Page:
Holiday travel not recommended, says N.W.T. premier, top doctor

N.W.T. Premier Caroline Cochrane said today that her children will not be coming home for the holidays because of the ongoing coronavirus pandemic.

Premier Caroline Cochrane says her children won't be returning home from the South

N.W.T. Premier Caroline Cochrane gave advice about the holidays during a COVID-19 update on Thursday. (Walter Strong/CBC)

N.W.T. Premier Caroline Cochrane said today that her children who are studying down south will not be coming home for the holidays because of the ongoing coronavirus pandemic. 

"The chief public health officer hasn't made an order on that, but the recommendation is unless it's essential travel, we're recommending that people not return home, or make sure that they do follow the orders and self-isolate if they do," Cochrane said during a COVID-19 update on Thursday.

With COVID-19 cases on the rise across Canada, Cochrane said the risk of bringing the virus into the territory is high. 

She said she knows these decisions will be tough for parents and students, but that anyone who does return to the territory would need to self-isolate before they can take part in any events.

"And if they don't have their proper isolation, the whole family will have to self-isolate," Cochrane said.

N.W.T. Chief Public Health Officer Dr. Kami Kandola says N.W.T. residents should prepare for a 'different type of Christmas' this year. (Mario De Ciccio/CBC)

The premier delivered the advice during her first biweekly COVID-19 briefing with N.W.T. Chief Public Health Officer Dr. Kami Kandola. The updates are set to replace Kandola's regular media briefings on the weeks they are scheduled.

For a whole host of reasons, it's better that we have a different type of Christmas this year and we stay put.- Dr. Kami Kandola, N.W.T. Chief Public Health Officer

Kandola added that Canada's chief public health officer has urged Canadians not to travel right now.

With Nunavut grappling with its own COVID-19 outbreak, Kandola also announced an end to the Nunavut-N.W.T. travel bubble last week, as well as changes to self-isolation requirements.

"What we're seeing is an increase in daily cases. We know that the longer winter days are still ahead of us," Kandola said.

"When we have increased travel from the South, typically we start to see outbreaks of flu in late December, early January. So for a whole host of reasons, it's better that we have a different type of Christmas this year and we stay put."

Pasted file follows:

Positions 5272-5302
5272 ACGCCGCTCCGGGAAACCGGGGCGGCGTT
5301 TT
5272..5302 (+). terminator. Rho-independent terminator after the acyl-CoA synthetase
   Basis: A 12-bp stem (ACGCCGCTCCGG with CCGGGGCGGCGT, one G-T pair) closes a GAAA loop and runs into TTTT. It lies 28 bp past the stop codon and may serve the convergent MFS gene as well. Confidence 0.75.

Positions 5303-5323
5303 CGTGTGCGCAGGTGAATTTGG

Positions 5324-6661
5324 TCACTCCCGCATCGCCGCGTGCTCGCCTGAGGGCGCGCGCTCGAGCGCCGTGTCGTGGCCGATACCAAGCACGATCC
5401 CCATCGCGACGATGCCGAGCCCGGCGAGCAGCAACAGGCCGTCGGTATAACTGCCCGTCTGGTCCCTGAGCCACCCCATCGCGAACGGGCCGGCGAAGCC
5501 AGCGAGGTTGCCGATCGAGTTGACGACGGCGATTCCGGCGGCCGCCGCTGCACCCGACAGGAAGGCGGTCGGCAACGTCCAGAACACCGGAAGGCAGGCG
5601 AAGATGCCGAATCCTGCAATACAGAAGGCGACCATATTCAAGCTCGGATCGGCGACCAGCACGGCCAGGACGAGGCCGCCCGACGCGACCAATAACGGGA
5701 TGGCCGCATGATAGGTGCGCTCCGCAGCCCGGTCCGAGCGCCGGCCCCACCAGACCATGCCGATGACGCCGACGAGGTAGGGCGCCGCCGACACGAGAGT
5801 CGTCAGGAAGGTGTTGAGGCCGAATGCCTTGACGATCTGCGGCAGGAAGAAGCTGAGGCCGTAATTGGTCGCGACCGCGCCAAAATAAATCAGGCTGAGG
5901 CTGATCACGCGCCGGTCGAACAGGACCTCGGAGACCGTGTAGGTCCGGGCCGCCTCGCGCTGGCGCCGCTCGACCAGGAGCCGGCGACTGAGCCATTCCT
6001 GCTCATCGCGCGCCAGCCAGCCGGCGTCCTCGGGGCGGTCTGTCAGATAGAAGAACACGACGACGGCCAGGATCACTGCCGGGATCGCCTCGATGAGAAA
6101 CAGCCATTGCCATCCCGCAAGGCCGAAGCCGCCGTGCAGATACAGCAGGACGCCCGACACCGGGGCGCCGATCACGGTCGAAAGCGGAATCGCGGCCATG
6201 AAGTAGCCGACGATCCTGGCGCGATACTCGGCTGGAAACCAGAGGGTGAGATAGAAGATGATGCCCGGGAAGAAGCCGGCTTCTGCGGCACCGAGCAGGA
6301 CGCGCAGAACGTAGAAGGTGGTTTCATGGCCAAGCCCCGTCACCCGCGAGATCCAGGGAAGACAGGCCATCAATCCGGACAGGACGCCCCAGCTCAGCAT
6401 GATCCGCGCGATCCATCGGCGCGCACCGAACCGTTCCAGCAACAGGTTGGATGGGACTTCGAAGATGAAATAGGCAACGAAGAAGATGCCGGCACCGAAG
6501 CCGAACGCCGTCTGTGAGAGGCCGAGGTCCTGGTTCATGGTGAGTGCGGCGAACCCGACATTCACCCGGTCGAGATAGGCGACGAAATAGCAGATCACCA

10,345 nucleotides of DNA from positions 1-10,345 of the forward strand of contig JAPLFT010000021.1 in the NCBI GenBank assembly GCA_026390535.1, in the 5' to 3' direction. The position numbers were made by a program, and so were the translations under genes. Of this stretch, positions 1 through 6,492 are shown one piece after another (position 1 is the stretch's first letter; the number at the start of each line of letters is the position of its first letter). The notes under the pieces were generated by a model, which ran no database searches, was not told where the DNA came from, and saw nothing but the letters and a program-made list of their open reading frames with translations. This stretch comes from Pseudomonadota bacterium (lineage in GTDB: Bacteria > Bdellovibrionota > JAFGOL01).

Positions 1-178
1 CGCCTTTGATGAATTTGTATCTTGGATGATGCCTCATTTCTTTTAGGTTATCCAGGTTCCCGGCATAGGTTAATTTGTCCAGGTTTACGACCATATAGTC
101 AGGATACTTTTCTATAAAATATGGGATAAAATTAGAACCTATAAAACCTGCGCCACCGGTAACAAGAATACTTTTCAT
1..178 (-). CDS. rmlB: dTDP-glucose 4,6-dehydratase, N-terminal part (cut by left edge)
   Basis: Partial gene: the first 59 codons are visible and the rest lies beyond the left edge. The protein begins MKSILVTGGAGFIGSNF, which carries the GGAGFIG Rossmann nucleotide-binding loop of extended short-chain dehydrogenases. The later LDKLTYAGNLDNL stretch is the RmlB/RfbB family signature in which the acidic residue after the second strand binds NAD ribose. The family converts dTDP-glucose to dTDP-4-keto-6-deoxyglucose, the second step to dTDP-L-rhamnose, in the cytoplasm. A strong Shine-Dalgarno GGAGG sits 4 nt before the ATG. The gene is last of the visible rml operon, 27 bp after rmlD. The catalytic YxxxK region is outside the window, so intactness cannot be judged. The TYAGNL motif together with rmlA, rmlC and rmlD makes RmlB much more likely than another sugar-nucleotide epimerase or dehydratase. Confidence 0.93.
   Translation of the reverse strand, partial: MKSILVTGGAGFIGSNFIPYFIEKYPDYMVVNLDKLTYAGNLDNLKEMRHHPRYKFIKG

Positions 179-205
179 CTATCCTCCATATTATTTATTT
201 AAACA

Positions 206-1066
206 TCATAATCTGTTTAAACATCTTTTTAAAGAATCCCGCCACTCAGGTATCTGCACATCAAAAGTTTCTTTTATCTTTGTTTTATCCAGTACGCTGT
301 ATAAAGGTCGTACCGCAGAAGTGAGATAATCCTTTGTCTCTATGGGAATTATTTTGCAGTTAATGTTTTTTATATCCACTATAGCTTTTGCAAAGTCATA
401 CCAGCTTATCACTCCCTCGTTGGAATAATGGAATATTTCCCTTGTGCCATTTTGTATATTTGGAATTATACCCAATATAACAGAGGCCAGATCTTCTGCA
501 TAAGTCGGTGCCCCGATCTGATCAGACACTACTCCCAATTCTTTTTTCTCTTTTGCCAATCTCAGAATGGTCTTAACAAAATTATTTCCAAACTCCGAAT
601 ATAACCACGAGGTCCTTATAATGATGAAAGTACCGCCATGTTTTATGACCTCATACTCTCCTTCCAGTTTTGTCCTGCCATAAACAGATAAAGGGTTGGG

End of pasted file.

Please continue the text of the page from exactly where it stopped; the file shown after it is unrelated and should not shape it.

Missed the update? Watch it here:

During the briefing, Cochrane alluded to possible changes to self-isolation requirements being in the works. 

She suggested the government is mulling whether to require people to pay their own way to stay at isolation centres.

"That was one of the stronger recommendations in the What we heard report," said Cochrane. 

"We have to find a balance between keeping people safe, providing supports, and then of course being accountable to the taxpayers for the money that we're spending."

The premier said an announcement would be coming in the next few weeks.

Vaccine rollout

Premiers have also been meeting weekly with the federal government to talk about how a vaccine would be rolled out, Cochrane said.

"We are hopeful that it'll be released in the spring," the premier said, adding it would be distributed to people who are most at risk first.

"Although it will be distributed probably per capita, we expect that the territories will get their fair share," she said. "Indigenous communities are also amongst the highest at-risk as well, which represents a huge part of our territory."

Storing the vaccine could be an issue for the N.W.T., but Cochrane said the federal government is aware of that and is working closely with the territory "to make sure that all of our people will receive the vaccinations in a timely period."

On another front, the chief public health officer was asked about the territory's ongoing wastewater testing program, which could uncover COVID-19 trends in communities by detecting its presence in asymptomatic and pre-symptomatic populations.

Kandola said that for the month of November, no sign of the virus was detected.

The territory is working on collecting samples from Hay River, Yellowknife, Fort Smith, Inuvik and Fort Simpson.


To encourage thoughtful and respectful conversations, first and last names will appear with each submission to CBC/Radio-Canada's online communities (except in children and youth-oriented communities). Pseudonyms will no longer be permitted.

By submitting a comment, you accept that CBC has the right to reproduce and publish that comment in whole or in part, in any manner CBC chooses. Please note that CBC does not endorse the opinions expressed in comments. Comments on this story are moderated according to our Submission Guidelines. Comments are welcome while open. We reserve the right to close comments at any time.